Is it OK if I call you Armando Christian Pérez? It’s just so much more stately and human than Pitbull; it’s the kind of name you want to picture with a kodak, or take a picture of with a kodak . Before I get in to the bulk of this letter, I would like to provide you with a list (in order) of the first 15 comments on a recent facebook post from NBC soccer asking folks’ opinion of your new track “We Are One” which somebody somewhere decided is the “official” theme song of the 2014 World Cup in Brazil:

“all i had to read was pitbull and i knew it would suck”, , “I’m gonna kill myself now.”, “I’d rather listen to a vuvuzela for an hour.”, “Please don’t post crap like this in the future. Thanks!”, “Terrible. I cannot stand listening to pitbull”, “Would have given it a chance, but it’s Pit bull…”, “AWFUL”, “ugh… no more pitbull…..”, “An embarrassment to the sport…”, “That’s really really bad.”, “Disgusting”, “Send Pitbull back to Alaska for good.”, “Wanted to stab my ears with hot pokers…”, .

I am not going to provide a link to the song in question because I feel it would be irresponsible to do so.

Someone once said, incorrectly, that there’s no accounting for taste. It seems to me there is a pretty loud consensus here. This is but the latest in a string of increasingly poor decisions regarding your career path, (something something something) your career path. Bad rappers are all around us all the time. Many of these artists “take themselves seriously” insofar as they are in touch with their ridiculousness. An artist like 2-Chainz can rap a line like “Dos cadenas, close to genius/Sold out arenas, you can suck my penis”, and it’s fine because his tongue is planted firmly and obviously in his cheek. You, on the other hand, you rap like the only person not in on the joke; everybody is laughing at you while you are convinced we are laughing with you.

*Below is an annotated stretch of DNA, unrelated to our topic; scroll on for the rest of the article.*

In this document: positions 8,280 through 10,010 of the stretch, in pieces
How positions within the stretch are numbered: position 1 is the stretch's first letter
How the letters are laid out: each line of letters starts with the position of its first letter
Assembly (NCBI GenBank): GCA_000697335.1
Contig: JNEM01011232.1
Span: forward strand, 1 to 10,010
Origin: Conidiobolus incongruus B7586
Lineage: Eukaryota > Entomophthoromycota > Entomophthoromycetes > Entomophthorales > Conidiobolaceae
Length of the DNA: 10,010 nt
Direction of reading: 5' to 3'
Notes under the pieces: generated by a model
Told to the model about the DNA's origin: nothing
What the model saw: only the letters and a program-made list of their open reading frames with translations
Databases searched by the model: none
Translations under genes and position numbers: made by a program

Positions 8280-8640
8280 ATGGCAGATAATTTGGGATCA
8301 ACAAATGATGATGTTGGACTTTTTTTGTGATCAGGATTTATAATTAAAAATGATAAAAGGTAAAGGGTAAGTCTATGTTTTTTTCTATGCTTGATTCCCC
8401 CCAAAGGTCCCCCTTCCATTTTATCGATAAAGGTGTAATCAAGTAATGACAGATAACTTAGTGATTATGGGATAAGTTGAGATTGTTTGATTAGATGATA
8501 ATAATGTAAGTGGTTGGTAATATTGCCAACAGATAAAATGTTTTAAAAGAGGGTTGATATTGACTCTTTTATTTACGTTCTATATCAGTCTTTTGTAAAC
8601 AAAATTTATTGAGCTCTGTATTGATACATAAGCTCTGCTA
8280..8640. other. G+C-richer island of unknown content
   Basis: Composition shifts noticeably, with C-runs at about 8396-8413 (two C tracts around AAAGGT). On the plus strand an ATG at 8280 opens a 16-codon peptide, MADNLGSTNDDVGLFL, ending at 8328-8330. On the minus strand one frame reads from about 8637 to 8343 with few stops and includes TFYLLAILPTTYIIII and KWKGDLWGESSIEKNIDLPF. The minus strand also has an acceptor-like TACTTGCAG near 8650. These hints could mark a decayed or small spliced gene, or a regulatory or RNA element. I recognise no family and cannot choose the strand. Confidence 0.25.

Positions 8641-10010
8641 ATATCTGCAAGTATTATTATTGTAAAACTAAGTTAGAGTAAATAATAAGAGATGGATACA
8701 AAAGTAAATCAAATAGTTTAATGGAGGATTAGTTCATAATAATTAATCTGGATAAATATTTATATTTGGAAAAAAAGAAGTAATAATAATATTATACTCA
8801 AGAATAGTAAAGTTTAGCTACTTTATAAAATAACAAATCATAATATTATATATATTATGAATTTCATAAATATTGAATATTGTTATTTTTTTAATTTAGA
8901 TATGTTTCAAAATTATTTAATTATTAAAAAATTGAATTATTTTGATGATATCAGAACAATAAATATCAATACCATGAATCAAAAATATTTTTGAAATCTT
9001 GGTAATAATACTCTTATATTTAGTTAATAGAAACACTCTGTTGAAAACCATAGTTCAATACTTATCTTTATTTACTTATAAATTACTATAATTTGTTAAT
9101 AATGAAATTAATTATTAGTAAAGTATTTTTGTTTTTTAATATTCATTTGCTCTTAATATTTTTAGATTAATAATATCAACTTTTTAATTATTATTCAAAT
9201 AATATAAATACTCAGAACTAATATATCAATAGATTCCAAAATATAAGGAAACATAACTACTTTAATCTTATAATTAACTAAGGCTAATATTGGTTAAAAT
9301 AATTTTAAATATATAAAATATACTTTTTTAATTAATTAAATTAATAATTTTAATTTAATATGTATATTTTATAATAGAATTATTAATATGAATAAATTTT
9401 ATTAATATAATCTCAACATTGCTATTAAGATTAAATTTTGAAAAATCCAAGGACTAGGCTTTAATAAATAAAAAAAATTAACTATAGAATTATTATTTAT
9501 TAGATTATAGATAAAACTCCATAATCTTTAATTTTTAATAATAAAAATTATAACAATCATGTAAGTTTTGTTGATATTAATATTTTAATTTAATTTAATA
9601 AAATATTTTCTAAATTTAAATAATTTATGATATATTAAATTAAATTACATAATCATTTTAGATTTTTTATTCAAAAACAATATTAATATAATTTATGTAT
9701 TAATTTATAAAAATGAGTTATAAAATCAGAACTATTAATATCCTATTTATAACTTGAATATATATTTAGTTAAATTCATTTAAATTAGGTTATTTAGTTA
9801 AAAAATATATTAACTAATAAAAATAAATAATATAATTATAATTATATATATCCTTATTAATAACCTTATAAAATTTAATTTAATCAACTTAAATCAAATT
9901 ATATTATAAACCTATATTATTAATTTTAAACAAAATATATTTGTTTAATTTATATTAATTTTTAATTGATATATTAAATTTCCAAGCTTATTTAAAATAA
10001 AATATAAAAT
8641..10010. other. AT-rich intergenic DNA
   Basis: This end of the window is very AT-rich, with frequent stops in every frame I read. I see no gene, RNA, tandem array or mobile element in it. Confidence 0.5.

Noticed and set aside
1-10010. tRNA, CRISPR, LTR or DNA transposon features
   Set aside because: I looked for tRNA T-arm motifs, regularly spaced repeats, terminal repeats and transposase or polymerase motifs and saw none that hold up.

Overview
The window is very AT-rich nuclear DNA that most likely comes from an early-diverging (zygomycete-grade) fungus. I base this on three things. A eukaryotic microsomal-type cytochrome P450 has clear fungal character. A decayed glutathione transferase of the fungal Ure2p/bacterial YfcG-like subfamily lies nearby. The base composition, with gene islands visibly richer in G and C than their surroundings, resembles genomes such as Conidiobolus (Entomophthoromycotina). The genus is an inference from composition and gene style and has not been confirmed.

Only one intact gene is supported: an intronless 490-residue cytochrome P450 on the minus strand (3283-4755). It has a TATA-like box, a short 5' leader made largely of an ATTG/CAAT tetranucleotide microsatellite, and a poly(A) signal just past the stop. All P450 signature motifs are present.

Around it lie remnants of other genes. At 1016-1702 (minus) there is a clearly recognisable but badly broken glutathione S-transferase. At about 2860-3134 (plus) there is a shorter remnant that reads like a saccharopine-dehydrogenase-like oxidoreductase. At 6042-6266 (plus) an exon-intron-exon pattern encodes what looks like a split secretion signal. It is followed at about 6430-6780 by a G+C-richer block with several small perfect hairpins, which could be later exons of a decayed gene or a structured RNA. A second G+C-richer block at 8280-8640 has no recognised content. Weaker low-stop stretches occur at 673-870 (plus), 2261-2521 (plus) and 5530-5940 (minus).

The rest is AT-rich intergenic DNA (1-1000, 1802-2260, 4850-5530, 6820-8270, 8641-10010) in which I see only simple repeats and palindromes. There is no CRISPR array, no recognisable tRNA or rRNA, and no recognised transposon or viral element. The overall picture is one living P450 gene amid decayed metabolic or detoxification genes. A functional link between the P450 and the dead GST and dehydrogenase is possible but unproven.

I can not stress this enough, you very nearly ruined a perfectly good Ke$ha song last month. “Timber”, were it without the hook, would be not only bad, but unpopular. Thank your lucky stars Ke$ha saved that track with her usual brand of bourbon-glitter-lubricated sex purring. I would rather hear Ke$ha rap amelodically about her savage menses for 4 minutes than hear one more “Wooooo OOOOOOOOOOHHHHHHHH” escape your crusty, stupid lungs.

You are cultivating and underwriting all of the things people hate about you. Through your apparent insistence on saying “Dale” (dah-lay) and yelping “wooooooooo oooooh” no less than three times every song, you are deluding yourself into the belief you’re exalting a persona, when really you’re just reminding people over and over how much you suck.

So please, hang it up. There have been plenty of “artists” before you who have done us all a favor and gone the way of the dodo, it will be a real shame if you are still famous 5 years from now.

Stream New Albums from Todd Terje, Timbre Timbre, S. Carey, and I Break Horses


IT’S A SPRING NEW ALBUM BONANZA!!! Let’s get in to it.

Todd Terje – It’s Album Time